Right: close-up from the commemorative plaque (photo: Bayerische StaatsBibliothek, München).
      


The Nazis celebrated the day of the NSDAP-founding every year on February 24, at the Hofbräuhaus.
Left: Adolf Hitler speaking in the Hofbräuhaus on February 24, 1940, the twentieth anniversary of the NSDAP.
Right: Adolf Hitler speaking in the Hofbräushaus on February 24, 1941, the twenty-first anniversary of the formation of the NSDAP (photos: Bayerische StaatsBibliothek, München).
  



- condition : II               
- size : 73,5 x 53,5 cm; unframed 69 x 49 cm 
- signed : left, under ('A. Reich 39')
- type : oil on wooden panel          







 

Left: Adolf Reich, postcard, 'Um Haus und Hof' ('All their precious belongings'), GDK 1940, room 39. Bought by Adolf Hitler for 6.000 Reichmark.
The title of the painting suggests that a peasant couple seated in a notary’s office in Austria is being robbed of everything they own. The two men coazing the farmer into signing the contract correspond to the hateful anti-Semitic image of the deceitful Jew. At the wall a calendar of 1934 and a portrait depicting the 11th Chancellor of the Federal State of Austria, Engelbert Dollfuss, one of the least-known Europe's 20th-century dictators. On July 25th, 1934, less than a month after the 'Night of the Long Knives', Dollfuss was assassinated as part of a failed coup attempt by Nazi agents in 1934. His successor Kurt Schuschnigg maintained his regime until Adolf Hitler's annexing of Austria in 1938.
Right: 'Um Haus und Hof' is in the possession of the Deutsches Historisches Museum, Berlin. Displayed on loan in the Germanisches Nationalmuseum in Nürnberg. Size: 130,5 x 121 cm. Photo 2014.
  


Adolf Reich, postcard, 'Das grossere Opfer', ('The greater Sacrifice'), GDK 1943, room 27.
The paintings is currently displayed in the Deutsches Historische Museum, Berlin. Size: 260,5 x 230,5 cm. Another copy, likely a second version, is displayed in the Münchener Stadtmuseum.
Beginning in 1943, the first disastrous news comes from Stalingrad. Two members of the Hitler Jugend are collecting for the Winterhilfswerk. Responsible civilians are giving them money. In the background we can see the Munich Siegestor (built with Kelheimer Limestone, just like the Feldhernnhalle) and a young widow with a baby buggy. Two women are looking behind them at the soldier who had had his leg amputated. Originally there were plans for a stand for this painting with the  inscription composed by Hitler: 'He who is doubting whether to give or not, should look back. He would see someone who gave a much larger sacrifice'.



Left: 'Das grossere Opfer', in the possession of the Münchener Stadtmuseum.
Right: 'Das grossere Opfer', in the possession of the Deutsches Historisches Museum, Berlin.
  

 
Left: Adolf Reich, postcard, ‘Aus der illegalen Kampfzeit in Österreich’ (‘At the time of the underground fighting in Austria’). This work was evoking the period of clandestine activity of the NSDAP in Austria, until the Anschluss in 1938. GDK 1941, room 27. Bought by the Austrian Gauleiter August Eigruber for 14.000 RM. Depicted in 'Kunst dem Volk', September 1941.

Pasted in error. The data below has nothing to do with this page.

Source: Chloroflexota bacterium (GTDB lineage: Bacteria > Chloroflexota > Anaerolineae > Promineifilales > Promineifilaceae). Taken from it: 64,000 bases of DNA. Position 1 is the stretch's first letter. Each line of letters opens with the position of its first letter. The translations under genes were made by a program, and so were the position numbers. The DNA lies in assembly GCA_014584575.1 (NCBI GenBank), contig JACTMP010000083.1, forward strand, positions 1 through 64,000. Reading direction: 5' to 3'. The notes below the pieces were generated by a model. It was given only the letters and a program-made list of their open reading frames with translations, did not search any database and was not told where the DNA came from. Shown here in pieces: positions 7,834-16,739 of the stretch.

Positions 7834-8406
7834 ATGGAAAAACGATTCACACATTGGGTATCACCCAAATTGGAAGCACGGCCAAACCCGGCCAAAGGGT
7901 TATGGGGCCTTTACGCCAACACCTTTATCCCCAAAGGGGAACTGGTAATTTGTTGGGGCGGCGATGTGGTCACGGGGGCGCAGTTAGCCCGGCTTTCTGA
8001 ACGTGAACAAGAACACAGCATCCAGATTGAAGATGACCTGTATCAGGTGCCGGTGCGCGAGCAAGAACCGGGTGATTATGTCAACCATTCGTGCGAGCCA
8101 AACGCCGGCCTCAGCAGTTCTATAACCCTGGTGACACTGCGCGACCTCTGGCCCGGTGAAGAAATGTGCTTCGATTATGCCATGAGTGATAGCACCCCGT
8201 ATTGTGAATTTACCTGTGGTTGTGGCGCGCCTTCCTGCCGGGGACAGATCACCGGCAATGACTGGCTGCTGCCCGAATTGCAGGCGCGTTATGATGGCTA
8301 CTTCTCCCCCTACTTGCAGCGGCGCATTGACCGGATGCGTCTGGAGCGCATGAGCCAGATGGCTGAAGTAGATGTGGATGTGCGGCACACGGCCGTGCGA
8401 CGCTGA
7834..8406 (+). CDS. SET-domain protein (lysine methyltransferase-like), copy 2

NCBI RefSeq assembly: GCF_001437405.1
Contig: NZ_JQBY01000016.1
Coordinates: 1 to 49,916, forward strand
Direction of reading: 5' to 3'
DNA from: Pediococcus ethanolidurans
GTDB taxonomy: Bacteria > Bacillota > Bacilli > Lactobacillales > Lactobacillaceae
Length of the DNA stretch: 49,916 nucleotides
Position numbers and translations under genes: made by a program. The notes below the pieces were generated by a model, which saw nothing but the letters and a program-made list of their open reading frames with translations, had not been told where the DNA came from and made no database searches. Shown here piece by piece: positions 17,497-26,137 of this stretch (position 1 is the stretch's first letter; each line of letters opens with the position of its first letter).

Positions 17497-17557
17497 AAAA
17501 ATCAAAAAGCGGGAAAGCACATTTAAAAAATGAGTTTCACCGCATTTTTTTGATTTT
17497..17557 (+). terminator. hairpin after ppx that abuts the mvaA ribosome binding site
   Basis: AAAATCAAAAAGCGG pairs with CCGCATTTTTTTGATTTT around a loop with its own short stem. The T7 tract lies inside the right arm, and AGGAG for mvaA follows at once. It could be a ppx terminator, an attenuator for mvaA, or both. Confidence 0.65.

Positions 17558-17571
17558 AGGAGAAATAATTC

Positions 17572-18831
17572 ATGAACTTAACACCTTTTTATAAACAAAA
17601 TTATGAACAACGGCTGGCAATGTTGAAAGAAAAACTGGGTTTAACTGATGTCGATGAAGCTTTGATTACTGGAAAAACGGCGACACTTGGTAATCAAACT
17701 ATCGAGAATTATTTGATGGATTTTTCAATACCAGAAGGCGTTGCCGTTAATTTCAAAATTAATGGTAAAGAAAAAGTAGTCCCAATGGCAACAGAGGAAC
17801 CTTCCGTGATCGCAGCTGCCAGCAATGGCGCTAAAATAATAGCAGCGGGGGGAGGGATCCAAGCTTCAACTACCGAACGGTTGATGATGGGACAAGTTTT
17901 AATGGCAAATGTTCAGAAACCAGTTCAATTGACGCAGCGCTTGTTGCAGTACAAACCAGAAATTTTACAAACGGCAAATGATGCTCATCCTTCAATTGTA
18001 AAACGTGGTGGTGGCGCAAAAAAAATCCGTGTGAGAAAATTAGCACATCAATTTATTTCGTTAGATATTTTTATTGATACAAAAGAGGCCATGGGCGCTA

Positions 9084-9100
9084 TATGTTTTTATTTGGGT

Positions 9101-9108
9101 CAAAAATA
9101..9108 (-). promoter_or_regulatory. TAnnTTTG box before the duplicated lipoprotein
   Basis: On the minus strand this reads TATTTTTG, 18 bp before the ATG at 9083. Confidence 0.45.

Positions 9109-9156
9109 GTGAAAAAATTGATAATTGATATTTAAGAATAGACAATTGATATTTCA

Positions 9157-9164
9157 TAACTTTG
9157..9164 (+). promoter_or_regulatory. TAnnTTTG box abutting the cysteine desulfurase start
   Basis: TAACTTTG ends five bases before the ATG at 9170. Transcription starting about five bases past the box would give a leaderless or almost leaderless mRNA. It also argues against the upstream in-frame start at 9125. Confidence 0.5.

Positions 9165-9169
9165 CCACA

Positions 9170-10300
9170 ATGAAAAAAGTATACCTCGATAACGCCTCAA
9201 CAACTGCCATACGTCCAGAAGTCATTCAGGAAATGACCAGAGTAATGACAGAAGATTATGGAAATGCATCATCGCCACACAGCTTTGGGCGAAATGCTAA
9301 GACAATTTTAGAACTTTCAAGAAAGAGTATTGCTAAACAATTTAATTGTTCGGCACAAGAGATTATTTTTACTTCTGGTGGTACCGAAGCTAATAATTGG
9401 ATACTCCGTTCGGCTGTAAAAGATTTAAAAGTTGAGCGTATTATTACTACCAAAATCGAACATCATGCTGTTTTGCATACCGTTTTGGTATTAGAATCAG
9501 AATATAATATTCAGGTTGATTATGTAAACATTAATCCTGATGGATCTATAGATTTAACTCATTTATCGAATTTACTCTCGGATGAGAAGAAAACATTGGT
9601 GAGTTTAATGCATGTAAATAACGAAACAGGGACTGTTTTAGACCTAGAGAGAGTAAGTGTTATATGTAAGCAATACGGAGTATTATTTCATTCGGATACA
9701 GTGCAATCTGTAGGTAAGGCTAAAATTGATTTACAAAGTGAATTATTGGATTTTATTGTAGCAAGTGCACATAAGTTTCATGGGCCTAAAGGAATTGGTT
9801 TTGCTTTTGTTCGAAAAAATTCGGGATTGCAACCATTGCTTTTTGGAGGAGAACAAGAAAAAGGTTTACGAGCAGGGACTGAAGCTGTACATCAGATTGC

In early 1933, Engelbert Dolfuss, the 11th Chancellor of Austria and one of the least-known Europe's 20th-century dictators, shut down parliament, assumed dictatorial powers and banned the Austrian Nazi party. On July 25th, 1934, less than a month after the 'Night of the Long Knives', Dollfuss was assassinated as part of a failed coup attempt by Nazi agents in 1934. His successor Kurt Schuschnigg maintained his regime until Adolf Hitler's annexing of Austria in 1938. After 1938 Schuschnigg was arrested, kept in solitary confinement and eventually interned in various concentration camps.
Right: 'Aus der illegalen Kampfzeit in Ösrerreich' is in possession of the Oberösterreichisches Landesmuseum in Linz. Size: 263 x 199 cm.
  


Adolf Reich, ‘Am Bezirgsgericht im alten Österreich’ (‘Cantonal Court in te Old Austria’). GDK 1939, room 37. Bought for 4.500 RM by Edoardo Alfieri, the Italian Minister of Culture. Depicted in 'Kunst dem Volk', September 1939.



Adolf Reich, 'Die Wollsammlung in einer Münchener Ortsgruppe', GDK 1942, room 39. Bought by Hitler for 20.000 RM. ‘The Wool Collection at a Munich Local Group’ displayes a drive collecting woolen goods for German soldiers during World War II.
In the winter of 1941, during the invasion of Russia, the German army desperately needed millions items as woolen hats, gloves, long johns and overcoats. On December 20, 1941, Joseph Goebbels, the Minister of Propaganda, broadcast an appeal for warm clothing to send to the troops, saying: ‘Those at home will not deserve a single peaceful hour if even one soldier is exposed to the rigors of winter without adequate clothing.’
Again a depiction of 'sacrifice' by Adolf Reich. Depicted in 'Kunst dem Volk', september 1942 and in Mortimer G. Davidson, 'Kunst in Deutschland'. The painting is in the possession of the US Army Center of Military History.


The extreme scarcity of National Socialistic art
Massive, systematic destruction of Nazi art since 1945: the Potsdam-Agreement
From 1933 to 1949 Germany experienced two massive art purges. Both the National Socialist government and OMGUS (the U.S. Military Government in Germany) were highly concerned with controlling what people saw and how they saw it. The Nazis eliminated what they called ‘Degenerate art’, erasing the pictorial traces of turmoil and heterogeneity that they associated with modern art. The Western Allies in turn eradicated ‘Nazi art’ and forbade all artworks military subjects or themes that could have military and/or chauvinist symbolism from pictorial representation. Both the Third Reich and OMGUS utilized the visual arts as instruments for the construction of new German cultural heritages.